A study published in the journal, Brain manifested that epilepsy is connected to reduced grey matter thickness of the outer layer of the brain and decreased volume in subcortical brain regions in all epilepsy affected groups. The abnormalities in the brain recognised by the researchers showed no signs of loss of any brain function.
"We found differences in brain matter even in common epilepsies that are often considered to be comparatively benign," said Sanjay Sisodiya, a Professor at the University College London and the lead author of the study.
Epilepsy is a neurological condition linked to abnormal electrical activity in the brain, in which a person suffers from periodic episodes of seizures, loss of consciousness and sensory disturbances.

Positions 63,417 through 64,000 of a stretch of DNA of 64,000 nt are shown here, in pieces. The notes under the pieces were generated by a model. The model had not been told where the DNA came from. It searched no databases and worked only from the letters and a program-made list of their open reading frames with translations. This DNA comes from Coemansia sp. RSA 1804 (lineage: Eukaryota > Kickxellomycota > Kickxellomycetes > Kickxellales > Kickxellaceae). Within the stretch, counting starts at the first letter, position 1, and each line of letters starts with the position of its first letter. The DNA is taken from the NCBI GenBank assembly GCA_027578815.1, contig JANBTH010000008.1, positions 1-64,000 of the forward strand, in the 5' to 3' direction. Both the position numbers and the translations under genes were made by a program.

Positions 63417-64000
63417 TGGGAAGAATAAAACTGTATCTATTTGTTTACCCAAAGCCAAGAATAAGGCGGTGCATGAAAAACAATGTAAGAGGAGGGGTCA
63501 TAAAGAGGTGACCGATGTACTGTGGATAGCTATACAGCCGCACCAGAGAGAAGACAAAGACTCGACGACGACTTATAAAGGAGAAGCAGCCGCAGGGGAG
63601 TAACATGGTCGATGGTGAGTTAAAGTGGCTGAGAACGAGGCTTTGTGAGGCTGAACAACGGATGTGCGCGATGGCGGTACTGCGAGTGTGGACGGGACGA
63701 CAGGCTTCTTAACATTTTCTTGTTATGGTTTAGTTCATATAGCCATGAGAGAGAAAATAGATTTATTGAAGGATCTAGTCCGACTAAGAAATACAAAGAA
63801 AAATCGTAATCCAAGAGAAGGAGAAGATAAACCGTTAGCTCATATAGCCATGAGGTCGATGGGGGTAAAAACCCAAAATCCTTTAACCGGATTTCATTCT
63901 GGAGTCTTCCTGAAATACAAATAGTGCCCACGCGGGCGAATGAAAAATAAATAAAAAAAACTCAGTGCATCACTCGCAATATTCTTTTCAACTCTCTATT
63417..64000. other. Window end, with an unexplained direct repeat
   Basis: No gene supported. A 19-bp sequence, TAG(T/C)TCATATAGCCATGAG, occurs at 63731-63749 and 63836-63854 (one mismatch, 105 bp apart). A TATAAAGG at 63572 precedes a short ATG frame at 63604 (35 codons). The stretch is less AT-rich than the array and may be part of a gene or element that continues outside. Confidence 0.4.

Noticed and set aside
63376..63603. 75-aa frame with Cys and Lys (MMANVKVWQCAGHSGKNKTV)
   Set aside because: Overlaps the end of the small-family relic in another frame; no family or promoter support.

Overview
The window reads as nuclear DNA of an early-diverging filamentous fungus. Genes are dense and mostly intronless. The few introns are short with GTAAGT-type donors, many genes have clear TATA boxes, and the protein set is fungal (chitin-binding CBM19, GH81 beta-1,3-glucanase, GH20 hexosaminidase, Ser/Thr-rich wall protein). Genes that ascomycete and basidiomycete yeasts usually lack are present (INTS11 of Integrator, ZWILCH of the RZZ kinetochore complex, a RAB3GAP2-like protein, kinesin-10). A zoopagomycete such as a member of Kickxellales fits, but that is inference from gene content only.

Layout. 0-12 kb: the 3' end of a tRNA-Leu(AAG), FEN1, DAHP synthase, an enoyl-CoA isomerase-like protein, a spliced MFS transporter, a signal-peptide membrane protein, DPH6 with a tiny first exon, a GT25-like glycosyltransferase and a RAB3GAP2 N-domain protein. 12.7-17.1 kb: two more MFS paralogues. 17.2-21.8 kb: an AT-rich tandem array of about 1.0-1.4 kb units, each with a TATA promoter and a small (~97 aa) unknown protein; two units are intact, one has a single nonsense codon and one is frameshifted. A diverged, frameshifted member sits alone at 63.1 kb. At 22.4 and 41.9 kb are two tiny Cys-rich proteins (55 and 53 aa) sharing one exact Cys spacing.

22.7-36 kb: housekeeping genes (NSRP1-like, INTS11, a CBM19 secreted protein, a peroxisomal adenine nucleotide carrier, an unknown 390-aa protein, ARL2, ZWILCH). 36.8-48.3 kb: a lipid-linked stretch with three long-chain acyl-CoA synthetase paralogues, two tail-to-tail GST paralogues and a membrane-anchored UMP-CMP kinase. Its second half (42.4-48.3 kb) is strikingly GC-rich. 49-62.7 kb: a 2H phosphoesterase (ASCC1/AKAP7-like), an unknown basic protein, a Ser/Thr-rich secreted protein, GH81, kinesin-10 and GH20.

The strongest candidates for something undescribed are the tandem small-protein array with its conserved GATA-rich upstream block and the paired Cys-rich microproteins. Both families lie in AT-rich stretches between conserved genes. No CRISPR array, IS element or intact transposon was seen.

Epilepsy affects approximately 0.6-1.5 per cent of the world’s population with diverse syndromes and conditions defined by a propensity for seizures.
According to the study, adults suffering from epilepsy exhibited lower volume in the right thalamus, a part which relays sensory and motor signals and reduced thickness in the motor cortex- a part which controls the body’s movements.
"We have identified a common neuroanatomical signature of epilepsy, across multiple epilepsy types. We found that structural changes are present in multiple brain regions, which informs our understanding of epilepsy as a network disorder," added Christopher Whelan from the University of Southern California.
In the study, MRI scans of 2,149 people with epilepsy were compared with 1,727 healthy controls from all across Europe, North and South Asia, Australia, and America.
"Our findings suggest there's more to epilepsy than we realise, and now we need to do more research to understand the causes of these differences," Sisodiya said.